WEDNESDAY, NOVEMBER 26, 2003
POSTPONEMENT: Well finish our Days of Bernie on Friday. So much to laugh at, and so little time! But on Friday, Days of Bernie must end.
WAR WITHOUT END: It was right on page one of last Saturdays New York Times. The paper was fly-specking Howard Deans troubling draft record, detailing how he escaped Vietnam. We had to chuckle when we read Jan Lewis letter in todays Times:
To the Editor:But so it goes at the vacuous Times. I suppose that may count as news, but barely, Lewis writes. [T]he American people have already demonstrated that they are willing to elect to office men who all used one stratagem or another to avoid going to Vietnam.
That may be true, but the press corps has demonstrated something as well. The press corps has shown that it never will tire of the how did you get out of Vietnam story. Except in the case of one former hopeful, of course. That lucky hopeful? George Bush.
Since weve spent two weeks watching Bernie Goldberg rant about the Times liberal bias, lets compare the way the New York Times covered the histories of Dean and Bush. Candidate Dean was splayed out on page one. With Candidate Bush, things were different.
Howler history: By the spring of 2000, it was clear that Bush would be the GOP nomineeand it was clear that there were unanswered questions about his military service. On May 23, 2000, the Boston Globe ran a 2400-word, front-page story. 1-YEAR GAP IN BUSHS GUARD DUTY, said the headline. NO RECORD OF AIRMAN AT DRILLS IN 1972-73. According to the Globes Walter Robinson, Bush had missed all required Air National Guard drills for a year, starting in May 1972. Bushs evident disconnection from his Guard duties was underscored in August , Robinson wrote, when he was removed from flight status for failing to take his annual flight physical. At one point, Bush was directed to report to Gen. William Turnipseed, commander of an Alabama Guard unit. But [i]n interviews last week, Turnipseed and his administrative officer at the time, Kenneth K. Lott, said they had no memory of Bush ever reporting, Robinson wrote. And this: Officially, the period between May 1972 and May 1973 remains unaccounted for.
Did Bush skip a year of his National Guard service? Here at THE HOWLER, we arent really sure. But Candidate Clintons deeply troubling draft record was widely scrutinized in 1992and Walter Robinson foolishly thought that the press would treat Candidate Bush the same way. [T]he puzzling gap in Bushs military service is likely to heighten speculation about the conspicuous underachievement that marked the period between his 1968 graduation from Yale University and his 1973 entry into Harvard Business School, he tactfully wrote. Robinson framed his judgment in the most polite way. And he was totally wrong in that judgment.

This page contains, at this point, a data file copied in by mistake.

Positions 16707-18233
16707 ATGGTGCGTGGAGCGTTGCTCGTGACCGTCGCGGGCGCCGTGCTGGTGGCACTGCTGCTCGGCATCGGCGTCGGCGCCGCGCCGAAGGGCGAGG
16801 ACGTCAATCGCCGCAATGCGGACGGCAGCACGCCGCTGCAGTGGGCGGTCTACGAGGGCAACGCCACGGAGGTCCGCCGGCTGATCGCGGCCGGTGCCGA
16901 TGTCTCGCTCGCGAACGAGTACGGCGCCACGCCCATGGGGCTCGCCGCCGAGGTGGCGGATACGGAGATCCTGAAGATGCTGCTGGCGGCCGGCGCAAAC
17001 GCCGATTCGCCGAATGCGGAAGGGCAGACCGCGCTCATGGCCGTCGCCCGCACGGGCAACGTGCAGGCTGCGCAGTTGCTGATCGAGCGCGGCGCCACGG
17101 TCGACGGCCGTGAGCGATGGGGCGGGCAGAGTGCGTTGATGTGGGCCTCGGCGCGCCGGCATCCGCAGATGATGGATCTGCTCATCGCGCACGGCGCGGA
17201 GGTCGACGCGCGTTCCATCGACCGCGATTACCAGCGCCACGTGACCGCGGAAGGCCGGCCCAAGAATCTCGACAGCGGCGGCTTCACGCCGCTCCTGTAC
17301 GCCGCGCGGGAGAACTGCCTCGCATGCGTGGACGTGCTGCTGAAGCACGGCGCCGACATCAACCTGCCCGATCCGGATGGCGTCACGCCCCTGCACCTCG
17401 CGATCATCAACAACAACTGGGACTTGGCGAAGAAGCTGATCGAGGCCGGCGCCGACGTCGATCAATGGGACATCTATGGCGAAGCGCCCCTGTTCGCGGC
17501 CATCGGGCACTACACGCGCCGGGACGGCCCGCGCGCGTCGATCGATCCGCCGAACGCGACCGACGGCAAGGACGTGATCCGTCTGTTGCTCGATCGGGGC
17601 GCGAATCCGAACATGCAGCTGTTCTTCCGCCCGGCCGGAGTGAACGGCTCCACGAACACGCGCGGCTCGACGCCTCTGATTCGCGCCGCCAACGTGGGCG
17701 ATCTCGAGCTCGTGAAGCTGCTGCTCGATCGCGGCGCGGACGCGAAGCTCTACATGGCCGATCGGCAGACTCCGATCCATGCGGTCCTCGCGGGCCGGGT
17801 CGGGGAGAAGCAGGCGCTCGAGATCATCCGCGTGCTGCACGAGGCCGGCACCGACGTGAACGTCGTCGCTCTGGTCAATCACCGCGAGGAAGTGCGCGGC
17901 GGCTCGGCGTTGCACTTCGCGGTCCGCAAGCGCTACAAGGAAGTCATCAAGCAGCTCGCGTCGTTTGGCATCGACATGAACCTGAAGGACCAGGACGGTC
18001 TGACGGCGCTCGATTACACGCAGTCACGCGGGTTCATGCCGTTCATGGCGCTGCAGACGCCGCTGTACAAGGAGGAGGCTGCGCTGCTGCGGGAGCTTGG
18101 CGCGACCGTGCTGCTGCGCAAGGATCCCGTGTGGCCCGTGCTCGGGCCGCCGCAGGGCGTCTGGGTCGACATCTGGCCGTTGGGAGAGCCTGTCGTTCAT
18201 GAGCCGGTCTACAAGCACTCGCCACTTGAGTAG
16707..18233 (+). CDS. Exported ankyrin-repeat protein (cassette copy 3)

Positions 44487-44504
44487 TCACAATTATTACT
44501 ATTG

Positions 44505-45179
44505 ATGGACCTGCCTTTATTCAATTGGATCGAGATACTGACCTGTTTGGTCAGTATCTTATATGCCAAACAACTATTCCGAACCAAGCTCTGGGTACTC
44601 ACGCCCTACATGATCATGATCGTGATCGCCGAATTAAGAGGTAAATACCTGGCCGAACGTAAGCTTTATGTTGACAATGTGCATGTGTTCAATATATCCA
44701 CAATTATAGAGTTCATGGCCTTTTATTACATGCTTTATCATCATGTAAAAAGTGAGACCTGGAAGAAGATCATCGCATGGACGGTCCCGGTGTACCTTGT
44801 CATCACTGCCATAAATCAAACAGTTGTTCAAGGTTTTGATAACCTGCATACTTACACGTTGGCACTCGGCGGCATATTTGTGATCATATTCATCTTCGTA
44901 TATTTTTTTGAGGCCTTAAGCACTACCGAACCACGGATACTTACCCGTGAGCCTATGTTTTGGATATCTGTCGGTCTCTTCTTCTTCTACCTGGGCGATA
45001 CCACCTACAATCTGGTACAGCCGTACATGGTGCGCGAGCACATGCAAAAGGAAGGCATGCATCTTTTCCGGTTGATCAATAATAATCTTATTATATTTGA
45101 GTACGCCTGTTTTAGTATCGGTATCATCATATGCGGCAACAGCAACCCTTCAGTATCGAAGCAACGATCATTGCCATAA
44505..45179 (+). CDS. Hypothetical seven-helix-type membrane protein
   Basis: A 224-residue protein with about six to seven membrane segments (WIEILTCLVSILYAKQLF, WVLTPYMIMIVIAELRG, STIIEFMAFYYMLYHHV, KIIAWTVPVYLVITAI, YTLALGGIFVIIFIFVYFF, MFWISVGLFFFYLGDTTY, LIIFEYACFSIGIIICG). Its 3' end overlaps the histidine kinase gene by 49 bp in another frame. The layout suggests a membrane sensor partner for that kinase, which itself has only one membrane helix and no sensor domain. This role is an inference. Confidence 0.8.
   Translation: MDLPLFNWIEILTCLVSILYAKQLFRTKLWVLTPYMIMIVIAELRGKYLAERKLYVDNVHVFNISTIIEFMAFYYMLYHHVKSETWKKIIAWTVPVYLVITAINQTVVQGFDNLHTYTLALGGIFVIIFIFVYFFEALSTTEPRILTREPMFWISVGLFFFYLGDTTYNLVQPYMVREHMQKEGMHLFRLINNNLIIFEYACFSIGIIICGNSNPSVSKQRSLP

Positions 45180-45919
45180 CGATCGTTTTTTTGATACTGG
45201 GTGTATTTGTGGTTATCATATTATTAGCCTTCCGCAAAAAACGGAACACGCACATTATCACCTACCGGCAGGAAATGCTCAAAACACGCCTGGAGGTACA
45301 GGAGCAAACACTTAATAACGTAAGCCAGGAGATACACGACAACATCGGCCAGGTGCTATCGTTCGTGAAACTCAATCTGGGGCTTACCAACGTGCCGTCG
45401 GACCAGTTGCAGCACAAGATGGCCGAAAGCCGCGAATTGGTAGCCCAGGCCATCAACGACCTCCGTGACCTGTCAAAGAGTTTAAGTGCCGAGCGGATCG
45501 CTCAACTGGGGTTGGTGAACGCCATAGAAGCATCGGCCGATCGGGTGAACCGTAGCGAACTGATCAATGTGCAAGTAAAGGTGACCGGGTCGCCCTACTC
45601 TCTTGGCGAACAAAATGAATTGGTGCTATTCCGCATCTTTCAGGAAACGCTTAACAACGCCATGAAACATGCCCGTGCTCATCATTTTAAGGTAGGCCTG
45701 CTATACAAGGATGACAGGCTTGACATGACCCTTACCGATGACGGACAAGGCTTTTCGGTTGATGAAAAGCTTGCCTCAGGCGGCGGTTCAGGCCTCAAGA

Indeed, the Washington press paid little attention to Bushs puzzling record. And no one ignored Bushs service interruption any more than the liberal New York Times. Deans draft record would be limned on page one. But at the liberal New York Times, Bushs puzzling absence from duty was almost completely ignored.
Just how odd was the New York Times coverage? On May 21, 2000, Nicholas Kristof began an intermittent series of biographical profiles of Bush. Most installments were roughly 3800 words long; on June 10, for example, the Times published a 3700-word Kristof piece about Bushs days in prep school. And on July 11, the Times published the fourth installment in Kristofs seriesa look at Bushs service in the Guard. But the story was only 1200 words longand it didnt even mention the flap about Bushs missing year of service. It had been more than six weeks since Robinsons story appeared in the Boston Globe. And New York Times readers still hadnt been told that such a gap had been found in Bushs record.
Indeed, the Times would mention Turnipseed only once before the week of the election. Oddly, the Times published another profile of Bushs post-college years on July 22, just eleven days after Kristofs piece appeared. This profile was penned by Jo Thomas, and yes, she mentioned the Air Guard flap. But she only mentioned the topic in passing, as part of a much longer, 3400-word work. She first mentioned the matter in paragraph 63 (out of 78). Heres how she handled the flap: